Self-Care All-in-One For Dummies
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If you hang around people who exercise, you’re going to hear the word cardio or aerobics pretty often. Someone may say, “I do cardio four days a week,” or, “My gym has awesome cardio exercise equipment.” Aerobics — a term coined in the 1960s by fitness pioneer Dr. Kenneth Cooper — refers to cardiovascular exercise, the kind that strengthens your heart and lungs and burns lots of calories.

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Sure, people do cardio exercises to lose weight, but there are all kinds of reasons to pursue this sort of exercise — everything from lowering your risk of dementia and diabetes to experiencing the glory of a personal best in a 10k run.

This article explains what it takes to reap cardio exercise benefits — in other words, what type of exercise counts as cardio. It introduces you to terms such as aerobic, anaerobic, and target heart-rate zone.

Comparing aerobic and anaerobic exercise

Aerobic exercise is any continuous, repetitive cardio exercise that you do long enough and hard enough to challenge your heart and lungs. To get this effect, you generally need to use your large muscles, including your butt, legs, back, and chest. Walking, bicycling, swimming, and climbing stairs count as aerobic exercise.

Movements that use your smaller muscles, like those leading into your wrists and hands, don’t burn as many calories. Channel surfing with your remote control can certainly be repetitive, sustained, and intense — particularly when performed by certain husbands — but it burns very few calories.

Aerobic means “with air.” When you exercise aerobically, your body needs an extra supply of oxygen, which your lungs extract from the air. Think of oxygen as the gasoline in your car: When you’re idling at a stoplight, you don’t need as much fuel as when you’re zooming across Montana on Interstate 90. During your aerobic workouts, your body continuously delivers oxygen to your muscles.

However, if you push yourself hard enough, eventually you switch gears into using less oxygen: Your lungs can no longer suck in enough oxygen to keep up with your muscles’ demand for it. But you don’t collapse, at least not in the first three minutes. Instead, you begin to rely on your body’s limited capacity to keep going without oxygen. During this time, your individual muscles are exercising anaerobically, or without air.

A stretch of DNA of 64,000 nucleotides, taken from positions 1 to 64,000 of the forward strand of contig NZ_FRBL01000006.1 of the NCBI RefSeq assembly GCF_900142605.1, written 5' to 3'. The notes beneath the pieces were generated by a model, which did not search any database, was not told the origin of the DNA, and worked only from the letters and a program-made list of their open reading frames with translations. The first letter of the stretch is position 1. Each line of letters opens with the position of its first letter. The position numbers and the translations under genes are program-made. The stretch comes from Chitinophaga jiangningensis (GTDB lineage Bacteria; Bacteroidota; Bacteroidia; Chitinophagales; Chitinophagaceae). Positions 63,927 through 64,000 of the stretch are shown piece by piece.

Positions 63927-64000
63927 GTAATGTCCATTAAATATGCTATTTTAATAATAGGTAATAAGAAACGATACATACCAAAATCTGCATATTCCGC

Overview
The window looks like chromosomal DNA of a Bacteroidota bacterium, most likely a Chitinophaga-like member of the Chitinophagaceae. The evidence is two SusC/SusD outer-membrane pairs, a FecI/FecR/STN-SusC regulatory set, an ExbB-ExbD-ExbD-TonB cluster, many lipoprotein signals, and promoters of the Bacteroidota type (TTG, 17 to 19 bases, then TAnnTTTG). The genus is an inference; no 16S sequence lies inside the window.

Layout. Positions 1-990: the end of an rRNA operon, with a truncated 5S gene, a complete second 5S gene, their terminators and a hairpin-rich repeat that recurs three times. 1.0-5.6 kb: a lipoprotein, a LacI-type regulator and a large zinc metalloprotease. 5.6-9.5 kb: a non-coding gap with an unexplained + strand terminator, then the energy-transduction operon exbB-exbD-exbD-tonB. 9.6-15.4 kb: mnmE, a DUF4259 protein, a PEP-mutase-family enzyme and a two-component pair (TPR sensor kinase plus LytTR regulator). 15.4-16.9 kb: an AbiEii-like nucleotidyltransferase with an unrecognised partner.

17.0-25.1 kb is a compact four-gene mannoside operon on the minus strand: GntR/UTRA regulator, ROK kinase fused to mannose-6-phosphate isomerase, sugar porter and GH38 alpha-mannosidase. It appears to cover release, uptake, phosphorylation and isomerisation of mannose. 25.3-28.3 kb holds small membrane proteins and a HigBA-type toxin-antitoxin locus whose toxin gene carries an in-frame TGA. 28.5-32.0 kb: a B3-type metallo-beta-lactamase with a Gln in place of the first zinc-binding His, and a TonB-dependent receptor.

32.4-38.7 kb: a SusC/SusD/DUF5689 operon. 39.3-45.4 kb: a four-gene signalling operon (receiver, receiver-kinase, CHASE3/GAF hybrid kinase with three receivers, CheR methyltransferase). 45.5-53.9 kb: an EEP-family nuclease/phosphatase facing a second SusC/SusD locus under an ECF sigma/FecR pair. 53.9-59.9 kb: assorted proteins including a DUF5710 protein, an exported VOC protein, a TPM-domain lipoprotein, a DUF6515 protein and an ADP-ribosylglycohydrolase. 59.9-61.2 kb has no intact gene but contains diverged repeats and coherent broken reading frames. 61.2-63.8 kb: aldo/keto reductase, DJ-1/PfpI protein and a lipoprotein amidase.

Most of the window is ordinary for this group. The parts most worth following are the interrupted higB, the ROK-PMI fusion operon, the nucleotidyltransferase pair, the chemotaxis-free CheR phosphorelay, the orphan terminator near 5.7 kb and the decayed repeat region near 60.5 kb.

Anaerobic exercise refers to high-intensity exercise like all-out sprinting or very heavy weight lifting. After about 90 seconds, you begin gasping for air, and you usually can’t sustain this activity for more than three minutes. That’s when your body forces you to stop. You may still use large muscle groups, but you do so for only a short burst of time, and then you need to take a break before starting the next burst.

Running a 30-minute loop around the neighborhood is aerobic, whereas doing all-out sprints around the track with a two-minute break between them is anaerobic. Both count as full-body cardio exercises because they challenge your heart and lungs and burn lots of calories.

You also may do hybrid activities referred to as “stop-and-go” sports, such as basketball, soccer, and tennis. These activities involve long periods of slow, sustained movement with some short bursts of high-intensity activity mixed in.

Warming up and cooling down

Automobiles are built to go from 0 to 60 miles per hour in mere seconds and to stop practically on a dime if necessary; humans aren’t. With any type of physical activity, whether it’s walking, playing basketball, or cross-country skiing, you need to ease into it with a cardio warm-up exercises and ease out of it with a cool-down. (Weight-training workouts also require a warm-up, although they typically don’t require a cardio cool-down.)

Warming up